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Re: [tor-talk] Tor and Google error / CAPTCHAs.
On 3 October 2016 at 19:34, Seth David Schoen <schoen@xxxxxxx> wrote:
> Alec Muffett writes:
> > To a first approximation I am in favour of maximising all of those, but
> > practically I feel that that's a foolhardy proposition - simply, my
> > viewing, or whatever, does not need to be anonymised.
> I appreciate your approach to analyzing what Tor-like tools need to be
> able to do, but I wanted to question this a little bit.
> Some of us privacy advocates have felt that it's quite bad that
> communications technologies generate location and association metadata
> in the first place.
> I've often said in interviews that it's a flaw in
> the cell phone infrastructure that it generates location data about
> its users, for example, and that it would be better to have a mobile
> communications infrastructure where location anonymity was the default
> for everybody all of the time.
I can see that - I am very much in favour of not collecting (and therefore
not having to store or scrub) data that one does not actually need.
That said, I am also a big fan of comprehensive debugging information for
working out what the hell went wrong, and so I can see the applicability to
mobile comms of location information.
And then I am aware of some of the asinine requirements for geolocked DRM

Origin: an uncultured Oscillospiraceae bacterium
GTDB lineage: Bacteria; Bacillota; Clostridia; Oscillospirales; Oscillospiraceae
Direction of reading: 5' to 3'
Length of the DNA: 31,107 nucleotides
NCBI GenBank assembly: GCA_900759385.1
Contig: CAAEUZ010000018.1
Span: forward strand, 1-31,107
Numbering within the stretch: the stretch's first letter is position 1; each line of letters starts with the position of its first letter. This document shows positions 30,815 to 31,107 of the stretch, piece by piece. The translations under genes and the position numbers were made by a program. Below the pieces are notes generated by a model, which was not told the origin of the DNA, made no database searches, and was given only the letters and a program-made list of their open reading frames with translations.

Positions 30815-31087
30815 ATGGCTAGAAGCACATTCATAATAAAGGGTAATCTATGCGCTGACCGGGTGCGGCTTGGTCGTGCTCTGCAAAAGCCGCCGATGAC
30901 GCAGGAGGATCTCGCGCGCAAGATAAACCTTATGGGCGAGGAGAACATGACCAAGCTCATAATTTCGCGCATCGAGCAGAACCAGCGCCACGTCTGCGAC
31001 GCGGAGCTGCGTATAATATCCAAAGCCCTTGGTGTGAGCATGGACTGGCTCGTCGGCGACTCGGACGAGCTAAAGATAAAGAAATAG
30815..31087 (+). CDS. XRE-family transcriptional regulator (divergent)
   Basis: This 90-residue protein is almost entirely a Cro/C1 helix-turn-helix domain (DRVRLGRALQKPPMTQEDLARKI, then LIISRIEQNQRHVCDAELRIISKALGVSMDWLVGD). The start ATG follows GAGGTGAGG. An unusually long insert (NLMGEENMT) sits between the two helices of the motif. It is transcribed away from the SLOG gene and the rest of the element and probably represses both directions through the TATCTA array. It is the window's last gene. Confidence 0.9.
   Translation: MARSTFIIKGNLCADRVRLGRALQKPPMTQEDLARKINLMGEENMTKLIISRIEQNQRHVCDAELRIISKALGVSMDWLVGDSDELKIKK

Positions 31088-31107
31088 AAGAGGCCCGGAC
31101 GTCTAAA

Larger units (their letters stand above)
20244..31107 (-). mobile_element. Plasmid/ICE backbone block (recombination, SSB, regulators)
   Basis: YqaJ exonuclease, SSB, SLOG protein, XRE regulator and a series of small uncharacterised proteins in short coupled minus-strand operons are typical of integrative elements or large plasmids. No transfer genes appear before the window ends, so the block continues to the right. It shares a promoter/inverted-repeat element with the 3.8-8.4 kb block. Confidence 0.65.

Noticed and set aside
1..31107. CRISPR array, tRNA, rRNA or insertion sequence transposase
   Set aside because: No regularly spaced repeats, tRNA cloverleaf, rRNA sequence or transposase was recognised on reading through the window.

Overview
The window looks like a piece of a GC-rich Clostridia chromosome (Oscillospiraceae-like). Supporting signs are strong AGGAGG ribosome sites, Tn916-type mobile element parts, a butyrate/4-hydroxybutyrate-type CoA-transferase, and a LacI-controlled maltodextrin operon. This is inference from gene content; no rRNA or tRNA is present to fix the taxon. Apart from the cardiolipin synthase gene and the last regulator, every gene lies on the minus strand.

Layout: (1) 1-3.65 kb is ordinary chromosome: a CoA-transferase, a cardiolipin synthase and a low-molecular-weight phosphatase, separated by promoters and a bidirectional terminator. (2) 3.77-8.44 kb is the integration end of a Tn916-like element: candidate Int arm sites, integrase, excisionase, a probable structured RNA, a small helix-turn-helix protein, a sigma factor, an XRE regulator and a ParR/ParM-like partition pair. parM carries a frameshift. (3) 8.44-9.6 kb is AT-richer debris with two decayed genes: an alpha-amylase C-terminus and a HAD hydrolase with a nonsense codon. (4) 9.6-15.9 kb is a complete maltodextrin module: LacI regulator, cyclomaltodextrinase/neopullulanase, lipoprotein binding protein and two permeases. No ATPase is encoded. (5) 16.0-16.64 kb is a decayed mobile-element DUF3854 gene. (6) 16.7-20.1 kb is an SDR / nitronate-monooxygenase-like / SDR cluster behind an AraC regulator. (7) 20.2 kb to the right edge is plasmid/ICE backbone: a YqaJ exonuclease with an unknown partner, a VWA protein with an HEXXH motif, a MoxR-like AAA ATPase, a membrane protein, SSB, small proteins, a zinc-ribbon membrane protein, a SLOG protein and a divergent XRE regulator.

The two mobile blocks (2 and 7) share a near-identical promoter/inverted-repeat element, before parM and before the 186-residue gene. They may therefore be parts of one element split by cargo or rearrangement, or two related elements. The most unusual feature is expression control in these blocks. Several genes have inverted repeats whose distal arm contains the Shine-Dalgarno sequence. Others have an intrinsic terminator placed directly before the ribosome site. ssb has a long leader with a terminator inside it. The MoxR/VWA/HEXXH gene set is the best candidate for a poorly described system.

which some media organisations (eg: the BBC) place upon their viewers &
listeners, often for legacy reasons.
And I really don't know how to square this quadridimensional oblate
spheroid of conflicting wants, desires and contractual and legal obligation.
So when it comes down to cases I just try to do my best if I am designing
the architecture, and (where I am the customer) I try to avoid services
where I consider the data collection to be egregious - and I tell my
friends to do the same.
I wouldn't want to concede that it's appropriate that all of that data
> gets generated all of the time, even if you can't see any sensitivity to
> it at a particular moment.
Yep. This is the point that I have made in past - when lecturing about
security opsec - that the GPS that helps you drive home is also the one
which has a history feature that will tell your spouse where your you have
been meeting your lover, and will be produced in evidence at the divorce
It seems that people often discover later on that they wish they had
> taken precautions to protect some data that didn't seem significant at
> the moment.
I think you'll find that's a standard in history textbooks. :-)
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